Cannon v. Dow Chemical Co., 08-1397 (E.D.La. June 2, 2008)
It makes INSTA STIK polyurethane roof adhesive, Dow Epoxy, and HYPOD™ Polyolefin Dispersions, but Dow Chemical cannot get removal to stick under CAFA.
The plaintiffs filed a putative class action asserting Dow Chemical released harmful chemicals from a facility in Taft, Louisiana. In their complaint, the plaintiffs did not identify the chemical substances allegedly released, nor did they specify the offending effects produced by these substances. Furthermore, no dollar value was attributed to these tort claims. The class was limited to “all persons and entities located on the west bank of St. Charles Parish on February 9, 10 or 11, 2008 and who sustained property damage, personal injuries, emotional, mental or economic damages and/or inconvenience or evacuation as a result of the incident.”
Both the plaintiff and Dow Chemical stipulated that the first two prongs for jurisdiction under CAFA were met ((1) a class of no fewer than 100 members; (2) minimal diversity between the parties).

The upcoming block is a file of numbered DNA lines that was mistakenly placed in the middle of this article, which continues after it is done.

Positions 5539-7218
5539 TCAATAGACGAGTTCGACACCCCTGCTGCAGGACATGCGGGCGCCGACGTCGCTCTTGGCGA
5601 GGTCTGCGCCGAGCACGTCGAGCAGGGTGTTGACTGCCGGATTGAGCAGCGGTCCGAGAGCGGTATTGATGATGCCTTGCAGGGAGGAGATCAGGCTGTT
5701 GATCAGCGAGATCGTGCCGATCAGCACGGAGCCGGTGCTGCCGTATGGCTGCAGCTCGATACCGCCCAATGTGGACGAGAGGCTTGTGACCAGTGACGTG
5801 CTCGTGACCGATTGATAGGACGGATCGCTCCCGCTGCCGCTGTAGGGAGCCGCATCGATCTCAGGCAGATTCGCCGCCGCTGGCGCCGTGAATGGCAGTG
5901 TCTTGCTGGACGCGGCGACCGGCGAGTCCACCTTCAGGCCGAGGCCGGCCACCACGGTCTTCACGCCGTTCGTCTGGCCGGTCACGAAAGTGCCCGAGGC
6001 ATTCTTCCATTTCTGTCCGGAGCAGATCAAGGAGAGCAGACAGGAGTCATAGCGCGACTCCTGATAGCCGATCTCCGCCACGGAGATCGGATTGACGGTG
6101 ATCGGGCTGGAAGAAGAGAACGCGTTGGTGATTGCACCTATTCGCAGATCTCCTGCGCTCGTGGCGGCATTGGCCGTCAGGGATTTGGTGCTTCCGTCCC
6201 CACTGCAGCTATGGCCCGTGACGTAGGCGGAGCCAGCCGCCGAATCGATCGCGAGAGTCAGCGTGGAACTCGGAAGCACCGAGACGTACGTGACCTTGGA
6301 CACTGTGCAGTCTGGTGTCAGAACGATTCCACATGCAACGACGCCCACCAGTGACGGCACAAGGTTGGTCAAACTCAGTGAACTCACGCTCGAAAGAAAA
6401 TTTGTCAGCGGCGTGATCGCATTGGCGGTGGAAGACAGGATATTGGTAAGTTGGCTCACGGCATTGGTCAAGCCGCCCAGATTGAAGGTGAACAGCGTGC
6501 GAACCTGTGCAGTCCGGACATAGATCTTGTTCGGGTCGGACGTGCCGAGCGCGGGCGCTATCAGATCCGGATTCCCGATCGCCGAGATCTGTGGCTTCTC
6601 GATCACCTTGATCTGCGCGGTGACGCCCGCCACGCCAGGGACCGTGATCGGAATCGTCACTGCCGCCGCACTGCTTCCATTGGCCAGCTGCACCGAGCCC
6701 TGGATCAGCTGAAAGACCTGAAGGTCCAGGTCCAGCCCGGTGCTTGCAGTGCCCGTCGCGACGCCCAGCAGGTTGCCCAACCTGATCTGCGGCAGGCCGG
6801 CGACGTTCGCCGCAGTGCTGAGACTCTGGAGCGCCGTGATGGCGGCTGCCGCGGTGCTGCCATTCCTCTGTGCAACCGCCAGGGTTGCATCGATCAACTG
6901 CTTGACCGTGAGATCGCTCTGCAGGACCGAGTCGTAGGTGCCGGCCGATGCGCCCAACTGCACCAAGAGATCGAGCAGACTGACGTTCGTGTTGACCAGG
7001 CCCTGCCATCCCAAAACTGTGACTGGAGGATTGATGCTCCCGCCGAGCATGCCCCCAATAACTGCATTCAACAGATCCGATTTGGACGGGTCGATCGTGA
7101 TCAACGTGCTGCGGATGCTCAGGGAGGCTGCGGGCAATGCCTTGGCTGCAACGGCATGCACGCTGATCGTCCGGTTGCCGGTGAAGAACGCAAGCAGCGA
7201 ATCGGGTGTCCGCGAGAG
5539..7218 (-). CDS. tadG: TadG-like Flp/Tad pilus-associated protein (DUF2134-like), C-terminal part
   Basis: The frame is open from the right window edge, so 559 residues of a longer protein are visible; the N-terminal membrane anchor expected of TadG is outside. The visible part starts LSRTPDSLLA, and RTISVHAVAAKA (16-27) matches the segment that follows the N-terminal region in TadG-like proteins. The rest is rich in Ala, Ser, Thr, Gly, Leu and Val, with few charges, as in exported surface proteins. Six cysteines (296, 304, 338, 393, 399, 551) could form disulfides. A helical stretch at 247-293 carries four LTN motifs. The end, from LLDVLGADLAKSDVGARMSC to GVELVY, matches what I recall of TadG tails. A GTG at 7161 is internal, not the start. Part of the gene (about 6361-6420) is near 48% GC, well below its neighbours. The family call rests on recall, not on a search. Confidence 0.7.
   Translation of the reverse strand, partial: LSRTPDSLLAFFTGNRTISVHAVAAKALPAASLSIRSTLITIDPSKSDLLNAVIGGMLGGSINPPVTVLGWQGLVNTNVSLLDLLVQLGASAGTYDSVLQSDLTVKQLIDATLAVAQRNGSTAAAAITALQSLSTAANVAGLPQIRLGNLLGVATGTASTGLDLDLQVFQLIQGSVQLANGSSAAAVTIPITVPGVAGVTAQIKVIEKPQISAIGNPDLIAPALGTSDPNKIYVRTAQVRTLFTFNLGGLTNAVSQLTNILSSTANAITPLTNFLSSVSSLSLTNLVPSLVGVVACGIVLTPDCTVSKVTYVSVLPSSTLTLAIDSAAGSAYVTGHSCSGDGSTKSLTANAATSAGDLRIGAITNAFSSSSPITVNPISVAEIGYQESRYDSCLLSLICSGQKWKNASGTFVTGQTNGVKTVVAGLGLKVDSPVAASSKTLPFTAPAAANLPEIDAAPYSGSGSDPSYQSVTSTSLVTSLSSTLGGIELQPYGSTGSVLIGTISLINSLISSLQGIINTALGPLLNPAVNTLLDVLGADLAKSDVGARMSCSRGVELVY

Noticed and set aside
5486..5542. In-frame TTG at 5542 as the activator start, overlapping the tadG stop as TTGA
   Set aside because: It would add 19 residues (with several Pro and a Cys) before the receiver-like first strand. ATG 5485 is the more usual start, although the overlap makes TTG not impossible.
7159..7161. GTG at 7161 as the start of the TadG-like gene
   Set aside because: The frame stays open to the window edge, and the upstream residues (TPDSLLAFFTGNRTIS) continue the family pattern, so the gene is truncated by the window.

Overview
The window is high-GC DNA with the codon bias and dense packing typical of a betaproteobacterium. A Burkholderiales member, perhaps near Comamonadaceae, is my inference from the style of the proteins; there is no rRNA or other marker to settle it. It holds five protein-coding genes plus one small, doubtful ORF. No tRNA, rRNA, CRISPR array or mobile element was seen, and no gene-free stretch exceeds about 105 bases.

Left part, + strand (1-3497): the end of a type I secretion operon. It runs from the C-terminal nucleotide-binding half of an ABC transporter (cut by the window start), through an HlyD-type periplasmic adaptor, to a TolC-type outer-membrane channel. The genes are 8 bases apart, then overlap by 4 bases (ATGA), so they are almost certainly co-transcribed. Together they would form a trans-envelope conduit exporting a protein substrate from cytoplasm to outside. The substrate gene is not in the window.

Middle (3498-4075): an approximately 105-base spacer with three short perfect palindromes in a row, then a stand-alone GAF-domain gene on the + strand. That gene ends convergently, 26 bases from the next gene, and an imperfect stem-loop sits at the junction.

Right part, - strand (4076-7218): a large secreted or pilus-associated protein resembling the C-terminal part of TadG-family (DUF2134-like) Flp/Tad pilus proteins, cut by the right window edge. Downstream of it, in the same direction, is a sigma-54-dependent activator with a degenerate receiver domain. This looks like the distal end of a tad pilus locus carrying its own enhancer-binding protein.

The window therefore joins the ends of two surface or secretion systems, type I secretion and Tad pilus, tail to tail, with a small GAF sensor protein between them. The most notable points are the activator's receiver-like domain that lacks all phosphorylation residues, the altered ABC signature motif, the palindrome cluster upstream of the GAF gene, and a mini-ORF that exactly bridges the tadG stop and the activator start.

Because the plaintiff’s complaint was hazier than any chemical Dow makes, Dow faced an uphill battle convincing the court, however, that jurisdiction under CAFA was proper.
The court relied on Patterson v. Dean Morris, L.L.P., 448 F.3d 736, 739 (5th Cir.2006) for the “well-established rule” that the proponent of removal bears the burden of persuasion under CAFA. Dow attempted to argue that the Court could “assume” what possible damages might be based upon “population estimates.” (Editors’ Note: See the CAFA Law Blog analysis of Patterson posted on June 6, 2006).
Also, the court cited Lowery v. Alabama Power Co., 483 F.3d 1184 (11th Cir.2007), noting that under CAFA, a court should not engage in speculation without the benefit of any actual evidence. Because any proposed number of the class would be based upon speculation at this point in the case, and the plaintiffs had not plead any specific damages or how those damages may be calculated, it denied jurisdiction under CAFA. (Editors’ Note: See the CAFA Law Blog analysis of Lowery posted on May 15, 2007).
So in short – remember that it matters not what products you make – or how sticky they are – it matters what facts you can prove to get jurisdiction under CAFA.